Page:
Dane caused a stir when he signed for the Sharks for the 1977 season at a time when players were bound by international transfer fees and routinely blocked from representing the Kiwis if they chose to play overseas. However, he had negotiated a clause in his contract allowing him to play for New Zealand if selected, which he did that season and through until his last Test in 1985. He finished his career with a then club record 217 first-grade appearances for the Sharks.

Younger brother Kurt wanted to join Dane at the Sharks but had to buck the system to do so. To avoid a transfer fee being paid he sat out the entire 1978 season in Sydney before being able to sign for Cronulla in 1979. An absolute weapon who struck fear into opponents, Kurt was unable to play for the Kiwis again until 1983 when the way was cleared for all players – regardless of where they played – to represent their country. He went on to play 124 times for the Sharks and then carved out a long and illustrious career with Widnes in England before finishing up with more than 400 top-level games.

The Sorensens’ former Mount Wellington team-mate Mick Rasmussen joined them at the Sharks in the late 1970s, making one first-grade appearance.

Thereafter so many players of New Zealand extraction have gone on to play for Cronulla at some stage of their careers while a number have also travelled across the Tasman to represent the Vodafone Warriors (Blake Ayshford, Jeff Robson and Jonathan Wright were all with the club this season).

The Sorensens apart, Beale has been a Kiwi since 2011 while Feki was in in New Zealand’s 2014 Four Nations squad but didn’t play a Test.

Other ex-Kiwis on Cronulla’s books have been Tawera Nikau, Richie Barnett, Nigel Vagana, Andrew Lomu, Luke Covell, Bryson Goodwin and Sam Moa while another notable signing at the time was ex-Bay of Plenty and Southland rugby union fullback Eion Crossan, who spent the 1994-1995 seasons with the Sharks.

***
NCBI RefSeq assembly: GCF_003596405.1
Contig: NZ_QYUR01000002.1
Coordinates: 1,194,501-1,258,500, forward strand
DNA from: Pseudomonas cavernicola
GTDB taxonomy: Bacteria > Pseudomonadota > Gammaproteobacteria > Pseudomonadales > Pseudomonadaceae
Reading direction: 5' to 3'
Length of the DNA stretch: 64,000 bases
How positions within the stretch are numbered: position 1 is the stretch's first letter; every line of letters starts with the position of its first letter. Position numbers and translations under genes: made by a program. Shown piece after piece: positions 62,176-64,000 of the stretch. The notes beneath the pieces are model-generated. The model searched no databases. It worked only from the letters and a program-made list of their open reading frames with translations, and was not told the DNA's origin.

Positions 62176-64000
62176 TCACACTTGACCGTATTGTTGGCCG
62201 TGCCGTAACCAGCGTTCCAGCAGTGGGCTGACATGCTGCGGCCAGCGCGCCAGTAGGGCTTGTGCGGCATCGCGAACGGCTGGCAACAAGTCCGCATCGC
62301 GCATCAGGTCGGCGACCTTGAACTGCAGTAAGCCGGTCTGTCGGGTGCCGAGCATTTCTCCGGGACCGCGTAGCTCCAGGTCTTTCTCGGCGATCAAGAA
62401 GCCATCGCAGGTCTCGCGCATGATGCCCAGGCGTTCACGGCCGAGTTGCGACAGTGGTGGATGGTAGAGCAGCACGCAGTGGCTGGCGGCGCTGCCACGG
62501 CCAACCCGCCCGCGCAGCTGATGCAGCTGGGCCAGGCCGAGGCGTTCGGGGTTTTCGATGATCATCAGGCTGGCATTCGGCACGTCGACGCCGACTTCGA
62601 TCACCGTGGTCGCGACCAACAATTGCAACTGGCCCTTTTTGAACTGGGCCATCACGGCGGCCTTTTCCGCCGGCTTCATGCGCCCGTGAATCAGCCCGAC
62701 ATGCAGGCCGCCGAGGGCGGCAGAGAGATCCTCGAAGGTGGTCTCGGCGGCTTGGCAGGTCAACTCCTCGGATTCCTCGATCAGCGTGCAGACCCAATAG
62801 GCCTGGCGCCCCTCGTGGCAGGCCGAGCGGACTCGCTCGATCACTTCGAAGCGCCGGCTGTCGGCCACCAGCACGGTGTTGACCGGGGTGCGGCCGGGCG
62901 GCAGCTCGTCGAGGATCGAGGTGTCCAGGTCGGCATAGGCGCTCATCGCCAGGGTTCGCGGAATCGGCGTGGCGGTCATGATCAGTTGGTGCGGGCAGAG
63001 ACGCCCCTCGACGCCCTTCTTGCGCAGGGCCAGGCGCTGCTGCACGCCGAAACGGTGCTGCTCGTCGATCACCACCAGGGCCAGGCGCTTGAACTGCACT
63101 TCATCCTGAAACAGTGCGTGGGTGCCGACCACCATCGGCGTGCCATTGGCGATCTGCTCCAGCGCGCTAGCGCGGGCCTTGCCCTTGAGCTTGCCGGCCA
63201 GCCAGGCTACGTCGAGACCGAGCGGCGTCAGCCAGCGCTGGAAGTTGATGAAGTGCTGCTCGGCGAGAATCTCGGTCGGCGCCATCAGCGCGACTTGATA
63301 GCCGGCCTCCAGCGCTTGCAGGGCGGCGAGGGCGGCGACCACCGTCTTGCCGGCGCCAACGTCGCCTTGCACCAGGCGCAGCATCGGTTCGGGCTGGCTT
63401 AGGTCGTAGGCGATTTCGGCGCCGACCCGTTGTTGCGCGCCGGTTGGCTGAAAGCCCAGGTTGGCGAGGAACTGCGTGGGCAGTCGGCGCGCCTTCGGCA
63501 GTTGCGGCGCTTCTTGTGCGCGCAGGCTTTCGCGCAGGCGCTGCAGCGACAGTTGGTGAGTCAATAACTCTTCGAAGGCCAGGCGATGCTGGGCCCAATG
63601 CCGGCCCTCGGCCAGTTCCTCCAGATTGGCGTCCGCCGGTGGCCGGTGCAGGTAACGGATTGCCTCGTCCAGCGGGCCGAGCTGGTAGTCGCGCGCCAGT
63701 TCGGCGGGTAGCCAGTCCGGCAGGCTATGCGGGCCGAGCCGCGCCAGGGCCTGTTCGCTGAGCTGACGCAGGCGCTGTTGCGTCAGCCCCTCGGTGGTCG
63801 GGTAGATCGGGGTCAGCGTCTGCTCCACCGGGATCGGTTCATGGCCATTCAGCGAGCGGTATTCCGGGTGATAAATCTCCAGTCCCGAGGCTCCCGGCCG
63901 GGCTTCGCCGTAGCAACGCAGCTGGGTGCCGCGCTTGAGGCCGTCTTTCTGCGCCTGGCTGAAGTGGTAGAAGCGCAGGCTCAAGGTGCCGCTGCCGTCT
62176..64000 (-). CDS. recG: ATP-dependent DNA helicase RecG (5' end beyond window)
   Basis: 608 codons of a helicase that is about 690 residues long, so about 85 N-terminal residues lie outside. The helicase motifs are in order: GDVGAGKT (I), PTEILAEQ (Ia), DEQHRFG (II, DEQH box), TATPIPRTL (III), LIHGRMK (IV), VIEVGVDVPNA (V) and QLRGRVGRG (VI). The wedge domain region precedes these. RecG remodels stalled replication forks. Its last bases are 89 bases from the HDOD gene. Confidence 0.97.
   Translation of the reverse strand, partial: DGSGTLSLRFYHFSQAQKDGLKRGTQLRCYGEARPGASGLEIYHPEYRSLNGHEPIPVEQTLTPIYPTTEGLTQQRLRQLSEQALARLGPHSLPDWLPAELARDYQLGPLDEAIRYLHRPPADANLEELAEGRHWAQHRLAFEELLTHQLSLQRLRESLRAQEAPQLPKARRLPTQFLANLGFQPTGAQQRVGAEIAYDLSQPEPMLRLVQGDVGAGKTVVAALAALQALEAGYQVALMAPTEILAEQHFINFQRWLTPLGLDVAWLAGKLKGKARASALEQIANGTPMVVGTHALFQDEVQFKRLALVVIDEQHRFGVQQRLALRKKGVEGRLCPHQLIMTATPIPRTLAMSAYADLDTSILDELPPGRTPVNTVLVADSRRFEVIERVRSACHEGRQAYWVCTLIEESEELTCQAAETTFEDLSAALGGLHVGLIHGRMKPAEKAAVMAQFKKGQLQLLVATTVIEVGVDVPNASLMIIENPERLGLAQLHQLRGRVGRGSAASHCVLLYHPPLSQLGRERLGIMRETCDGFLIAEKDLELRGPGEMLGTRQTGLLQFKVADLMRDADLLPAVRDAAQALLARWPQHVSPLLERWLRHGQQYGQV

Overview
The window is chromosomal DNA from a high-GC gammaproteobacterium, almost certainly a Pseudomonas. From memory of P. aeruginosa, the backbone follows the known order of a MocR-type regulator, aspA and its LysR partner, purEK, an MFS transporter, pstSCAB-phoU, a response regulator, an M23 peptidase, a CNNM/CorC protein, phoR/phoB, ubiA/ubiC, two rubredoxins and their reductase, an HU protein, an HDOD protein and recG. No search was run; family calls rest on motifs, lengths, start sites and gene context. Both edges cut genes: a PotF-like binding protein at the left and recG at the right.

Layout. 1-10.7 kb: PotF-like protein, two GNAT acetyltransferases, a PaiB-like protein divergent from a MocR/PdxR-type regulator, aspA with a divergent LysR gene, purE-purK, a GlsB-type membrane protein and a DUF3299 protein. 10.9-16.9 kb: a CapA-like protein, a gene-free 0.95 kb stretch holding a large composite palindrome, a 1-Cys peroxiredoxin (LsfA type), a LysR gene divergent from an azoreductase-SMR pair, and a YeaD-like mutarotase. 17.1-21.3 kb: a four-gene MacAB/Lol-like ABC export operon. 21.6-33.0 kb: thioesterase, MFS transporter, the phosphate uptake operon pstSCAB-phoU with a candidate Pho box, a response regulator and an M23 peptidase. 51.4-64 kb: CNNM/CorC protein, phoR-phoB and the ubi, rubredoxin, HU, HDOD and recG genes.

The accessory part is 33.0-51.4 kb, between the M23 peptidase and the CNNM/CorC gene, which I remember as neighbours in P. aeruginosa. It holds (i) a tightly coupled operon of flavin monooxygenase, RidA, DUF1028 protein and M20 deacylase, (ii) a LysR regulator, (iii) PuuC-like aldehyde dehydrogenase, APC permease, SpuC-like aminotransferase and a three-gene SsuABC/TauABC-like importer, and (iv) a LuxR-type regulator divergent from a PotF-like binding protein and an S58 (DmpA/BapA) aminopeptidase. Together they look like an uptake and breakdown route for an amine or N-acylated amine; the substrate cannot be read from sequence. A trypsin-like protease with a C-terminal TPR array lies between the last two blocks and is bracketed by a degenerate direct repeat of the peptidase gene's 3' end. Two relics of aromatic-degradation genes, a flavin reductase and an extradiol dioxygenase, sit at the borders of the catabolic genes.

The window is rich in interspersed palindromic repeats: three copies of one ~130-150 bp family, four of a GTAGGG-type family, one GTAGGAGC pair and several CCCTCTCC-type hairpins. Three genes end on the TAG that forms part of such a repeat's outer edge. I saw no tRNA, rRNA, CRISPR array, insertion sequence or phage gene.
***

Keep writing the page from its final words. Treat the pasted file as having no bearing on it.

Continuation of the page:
Players who have appeared for both Cronulla and the Vodafone Warriors have been Maloney, Townsend, Bukuya, Feki (at NYC level for the Vodafone Warriors), Ayshford, Robson, Wright, Dane Nielsen, Brett Seymour, Misi Taulapapa, Vince Mellars, Henry Perenara, Tevita Latu and Richard Villasanti. Bryan Laumatia and Toshio Laiseni were on the Vodafone Warriors’ books before having brief first-grade careers at Cronulla.

Foundation Auckland Warriors coach John Monie played three seasons with Cronulla from 1968-1970.

Other players with New Zealand connections who have appeared for the Sharks include Fraser Anderson, Jeremy Smith, Tinirau Arona, Bronx Goodwin, Matthew Wright, Jack Afamasaga, Karl Filiga, Tupou Sopoaga, Taulima Tautai, James Stosic, Hutch Maiava, Karl Lovell, Leo Tanoi, Terence Seuseu, Phillip Leuluai and Jason Williams (the front rower, not the ex-Kiwi winger).

Acknowledgement of Country

The New Zealand Warriors honour the mana of the Indigenous peoples of Aotearoa, Australia and the Pacific. We acknowledge the traditional kaitiaki of the lands, elders past and present, their stories, their traditions, their mamae and their mana motuhake.

Principal Partner

Major Partners

Official Sponsors

View All Partners